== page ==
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Proposed Rule

Records of Failed Insured Depository Institutions

Action

Notice Of Proposed Rulemaking.

Summary

The FDIC is proposing a rule, with request for comments, that would implement section 11(d)(15)(D) of the Federal Deposit Insurance Act (12 U.S.C. 1821(d)(15)(D)). This statutory provision provides time frames for the retention of records of a failed insured depository institution. The proposed rule incorporates the statutory time frames and defines the term “records.”

Unified Agenda

Records of Failed Insured Depository Institutions

3 actions from January 22nd, 2013 to July 2013

  • January 22nd, 2013
  • March 25th, 2013
    • NPRM Comment Period End
  • July 2013
    • Final Rule
 

Table of Contents Back to Top

DATES: Back to Top

Written comments on the Rule must be received by the FDIC no later than March 25, 2013.

ADDRESSES: Back to Top

You may submit comments by any of the following methods:

  • Agency Web Site: http://www.fdic.gov/regulations/laws/federal. Follow instructions for Submitting comments on the Agency Web Site.
  • Email: Comments@FDIC.gov. Include “RIN 3064-AD99” in the subject line of the message.
  • Mail: Robert E. Feldman, Executive Secretary, Attention: Comments, Federal Deposit Insurance Corporation, 550 17th Street, NW., Washington, DC 20429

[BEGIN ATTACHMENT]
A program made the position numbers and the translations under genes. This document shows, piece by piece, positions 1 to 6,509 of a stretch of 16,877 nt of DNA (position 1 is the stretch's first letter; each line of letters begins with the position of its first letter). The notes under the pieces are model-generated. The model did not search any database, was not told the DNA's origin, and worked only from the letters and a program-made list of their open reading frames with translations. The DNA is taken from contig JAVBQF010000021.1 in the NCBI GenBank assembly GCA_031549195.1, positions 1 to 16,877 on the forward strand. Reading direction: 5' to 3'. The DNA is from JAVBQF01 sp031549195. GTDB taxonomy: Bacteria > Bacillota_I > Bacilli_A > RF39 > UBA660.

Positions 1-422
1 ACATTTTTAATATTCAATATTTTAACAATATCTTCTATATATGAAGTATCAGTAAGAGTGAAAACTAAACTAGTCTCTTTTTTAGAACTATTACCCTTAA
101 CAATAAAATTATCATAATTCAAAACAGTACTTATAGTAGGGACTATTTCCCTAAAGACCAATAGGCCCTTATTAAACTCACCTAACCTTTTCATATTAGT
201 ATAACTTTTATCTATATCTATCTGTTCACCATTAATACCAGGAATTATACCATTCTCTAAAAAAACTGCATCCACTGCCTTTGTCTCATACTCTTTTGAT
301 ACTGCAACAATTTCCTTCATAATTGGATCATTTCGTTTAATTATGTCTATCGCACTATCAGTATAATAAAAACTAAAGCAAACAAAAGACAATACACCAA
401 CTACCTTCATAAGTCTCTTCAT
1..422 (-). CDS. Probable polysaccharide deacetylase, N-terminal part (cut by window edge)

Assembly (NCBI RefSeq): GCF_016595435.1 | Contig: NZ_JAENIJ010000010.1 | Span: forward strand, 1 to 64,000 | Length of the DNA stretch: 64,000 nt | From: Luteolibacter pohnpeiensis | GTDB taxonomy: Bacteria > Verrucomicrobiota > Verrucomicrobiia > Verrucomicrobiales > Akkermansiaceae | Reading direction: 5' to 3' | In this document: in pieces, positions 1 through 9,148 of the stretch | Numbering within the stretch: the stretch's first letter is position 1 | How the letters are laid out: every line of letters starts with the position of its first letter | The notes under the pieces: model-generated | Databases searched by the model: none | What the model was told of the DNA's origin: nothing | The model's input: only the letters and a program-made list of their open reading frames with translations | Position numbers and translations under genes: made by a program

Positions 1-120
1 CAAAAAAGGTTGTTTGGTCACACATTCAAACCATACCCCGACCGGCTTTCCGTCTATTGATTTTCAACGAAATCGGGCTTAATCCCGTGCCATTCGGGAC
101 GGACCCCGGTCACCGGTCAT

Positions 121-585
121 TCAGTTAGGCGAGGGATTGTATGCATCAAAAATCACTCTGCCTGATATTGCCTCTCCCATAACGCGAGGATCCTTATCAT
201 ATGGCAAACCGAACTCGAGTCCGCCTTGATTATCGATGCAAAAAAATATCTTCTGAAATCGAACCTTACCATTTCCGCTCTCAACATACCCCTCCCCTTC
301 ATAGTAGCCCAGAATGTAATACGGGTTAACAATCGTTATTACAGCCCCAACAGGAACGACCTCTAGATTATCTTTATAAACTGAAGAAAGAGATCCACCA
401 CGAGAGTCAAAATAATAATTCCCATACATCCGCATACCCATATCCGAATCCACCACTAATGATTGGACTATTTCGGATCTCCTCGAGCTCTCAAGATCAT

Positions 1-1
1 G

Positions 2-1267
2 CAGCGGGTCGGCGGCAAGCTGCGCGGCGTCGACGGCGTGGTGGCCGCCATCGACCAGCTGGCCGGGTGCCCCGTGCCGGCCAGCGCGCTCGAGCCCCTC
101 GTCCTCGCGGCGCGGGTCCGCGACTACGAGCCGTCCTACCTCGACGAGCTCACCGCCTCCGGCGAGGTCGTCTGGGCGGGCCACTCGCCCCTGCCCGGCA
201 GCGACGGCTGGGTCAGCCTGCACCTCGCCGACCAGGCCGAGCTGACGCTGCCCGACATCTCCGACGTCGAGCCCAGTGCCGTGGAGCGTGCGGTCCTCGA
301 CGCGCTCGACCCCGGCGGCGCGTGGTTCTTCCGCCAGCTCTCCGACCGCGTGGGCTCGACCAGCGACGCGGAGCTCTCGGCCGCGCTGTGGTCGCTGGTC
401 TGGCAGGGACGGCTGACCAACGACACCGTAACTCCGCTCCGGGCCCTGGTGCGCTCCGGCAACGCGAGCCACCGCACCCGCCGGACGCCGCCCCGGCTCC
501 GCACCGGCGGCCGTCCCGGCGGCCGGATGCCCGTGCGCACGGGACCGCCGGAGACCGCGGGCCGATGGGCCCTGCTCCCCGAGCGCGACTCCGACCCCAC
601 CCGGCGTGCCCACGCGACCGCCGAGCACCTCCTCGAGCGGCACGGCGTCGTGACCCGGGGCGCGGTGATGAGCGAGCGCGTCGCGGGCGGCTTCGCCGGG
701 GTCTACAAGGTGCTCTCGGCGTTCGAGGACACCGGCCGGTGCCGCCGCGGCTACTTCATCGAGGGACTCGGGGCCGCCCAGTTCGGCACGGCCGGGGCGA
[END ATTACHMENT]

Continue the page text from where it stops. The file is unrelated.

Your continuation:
• Hand Delivery/Courier: Guard station at the rear of the 550 17th Street Building (located on F Street) on business days between 7 a.m. and 5 p.m. (EST).
  • Federal eRulemaking Portal: http://www.regulations.gov. Follow the instructions for submitting comments.

Public Inspection: All comments received will be posted without change to http://www.fdic.gov/regulations/laws/federal including any personal information provided. Comments may be inspected and photocopied in the FDIC Public Information Center, 3501 North Fairfax Drive, Room E-I002, Arlington, VA 22226, between 9 a.m. and 5 p.m. (EST) on business days. Paper copies of public comments may be ordered from the Public Information Center by telephone at (877) 275-3342 or (703) 562-2200.

FOR FURTHER INFORMATION CONTACT: Back to Top

Thomas P. Bolt, Legal Division, (703) 562-2046; Jerilyn Rogin, Legal Division, (703) 562-2409; Gregory D. Talley, Division of Resolutions and Receiverships, (703) 516-5115. Federal Deposit Insurance Corporation, 550 17th Street NW., Washington, DC 20429.